Volume 16 Issue 2
By Bill Guy
Capistrano Unified Education Association members on the picket lines, bolstered by parent and community support.
A new day is dawning in Capistrano. As a result of the hard work and unity of more than 2,000 members of the Capistrano Unified Education Association (CUEA) over a three-day strike in April 2010, positive change is occurring for students and teachers in the school district.
Their bold action, bolstered by parent and community support, forced the board’s negotiating team to back off their imposed contract and accept language promising to restore salary and benefits cuts should new revenue accrue to the district. Now, over a year and a half later, CUEA members say their strike was definitely worth the discomfort and disruption, and has brought positive, better-than-anticipated results to their entire community. “CUEA and the district office are working together in the best interest of our learning community. We have a new superintendent who is willing to support and collaborate with teachers,” says fifth-grade teacher Steve Ciolek. “I have a renewed sense of pride in working for the Capistrano school district and in belonging to CUEA.”
CUEA advocacy action didn’t stop at the end of the strike. Working within a broad coalition of educators, parents and community members in a petition recall campaign, CUEA members helped elect two new board members who support teachers. In addition, the CUEA-backed Measure H, which requires school board candidates to run from the areas where they reside, passed overwhelmingly. Supporters believe that the new voting method forces future school candidates to connect with their neighborhood constituencies instead of with potential political cabals.
“Without turning over those two school board members, key restoration language achieved in the settlement would never have been honored,” says CUEA President Vicki Soderberg. “Teachers received approximately 3.5 percent back into their pockets in 2010-11 from previously unanticipated revenue, allowing them to remain comparable in salary and benefits with their colleagues teaching throughout Orange County.” Teachers also received additional planning time to help improve student learning, as well as changes regarding annual transfer and leave time.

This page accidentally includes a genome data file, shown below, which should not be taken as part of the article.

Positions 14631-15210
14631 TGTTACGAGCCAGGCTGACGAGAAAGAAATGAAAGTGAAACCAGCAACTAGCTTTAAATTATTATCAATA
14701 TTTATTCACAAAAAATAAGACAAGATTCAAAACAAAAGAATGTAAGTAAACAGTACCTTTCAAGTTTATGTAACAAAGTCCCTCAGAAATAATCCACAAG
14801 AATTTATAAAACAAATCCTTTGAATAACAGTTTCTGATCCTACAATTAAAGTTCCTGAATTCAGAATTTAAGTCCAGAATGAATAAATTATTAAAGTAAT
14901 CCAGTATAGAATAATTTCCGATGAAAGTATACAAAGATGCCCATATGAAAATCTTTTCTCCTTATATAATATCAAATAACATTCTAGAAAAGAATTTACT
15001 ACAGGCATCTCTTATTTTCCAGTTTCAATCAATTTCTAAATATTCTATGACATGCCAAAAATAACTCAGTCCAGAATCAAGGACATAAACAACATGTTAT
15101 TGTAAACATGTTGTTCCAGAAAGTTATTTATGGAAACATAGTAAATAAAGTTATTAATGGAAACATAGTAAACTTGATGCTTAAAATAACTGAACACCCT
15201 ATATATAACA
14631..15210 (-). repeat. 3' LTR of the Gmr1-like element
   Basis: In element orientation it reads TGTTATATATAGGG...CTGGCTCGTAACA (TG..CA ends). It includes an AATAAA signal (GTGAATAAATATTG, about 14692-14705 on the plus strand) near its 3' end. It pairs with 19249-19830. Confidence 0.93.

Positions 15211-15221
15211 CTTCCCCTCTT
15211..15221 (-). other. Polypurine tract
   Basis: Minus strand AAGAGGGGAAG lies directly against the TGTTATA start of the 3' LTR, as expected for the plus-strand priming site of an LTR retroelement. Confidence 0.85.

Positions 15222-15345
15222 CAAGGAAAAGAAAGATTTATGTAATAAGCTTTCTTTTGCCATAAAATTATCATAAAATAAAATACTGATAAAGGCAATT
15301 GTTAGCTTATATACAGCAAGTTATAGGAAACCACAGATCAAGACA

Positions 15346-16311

“While it’s definitely true that adequate salary and benefits help retain quality teachers, and that ultimately benefits our students, I’m most proud of a renewed sense of hope and collaboration that had been missing for years in our district,” says Joy Kelly, third-grade teacher and member of the CUEA bargaining team, which helped achieve the contract settlement.
“I came back to school after the strike with renewed enthusiasm to provide the best education possible for the community that stood behind me and my colleagues,” says 27-year CUSD veteran and secondgrade teacher Debbie Jungwirth. “We are restoring trust and confidence, and teachers are feeling appreciated. I’m proud of my profession, colleagues and leaders in CUEA and CTA.”
“There comes a time when you have to take a stand and fight for what you believe in, and I can proudly say that I will be forever grateful that I made the choice to participate in the strike,” says 15-year kindergarten teacher Lori Walker. “I learned that I could trust and lean on my fellow teachers who went out on strike with me. I do not regret for a single minute that I stood in unity with my brothers and sisters.”
“Teachers feel more cohesive,” agrees chemistry/physics teacher and 14-year Capistrano veteran Greg Young.
“The community knows now that CUEA members will stand united for our students, schools and community,” says 14-year Spanish teacher Ezequiel Barragan. “Teachers doing the unthinkable was precisely the wake-up call we needed. Never again will the CUSD community be complacent.”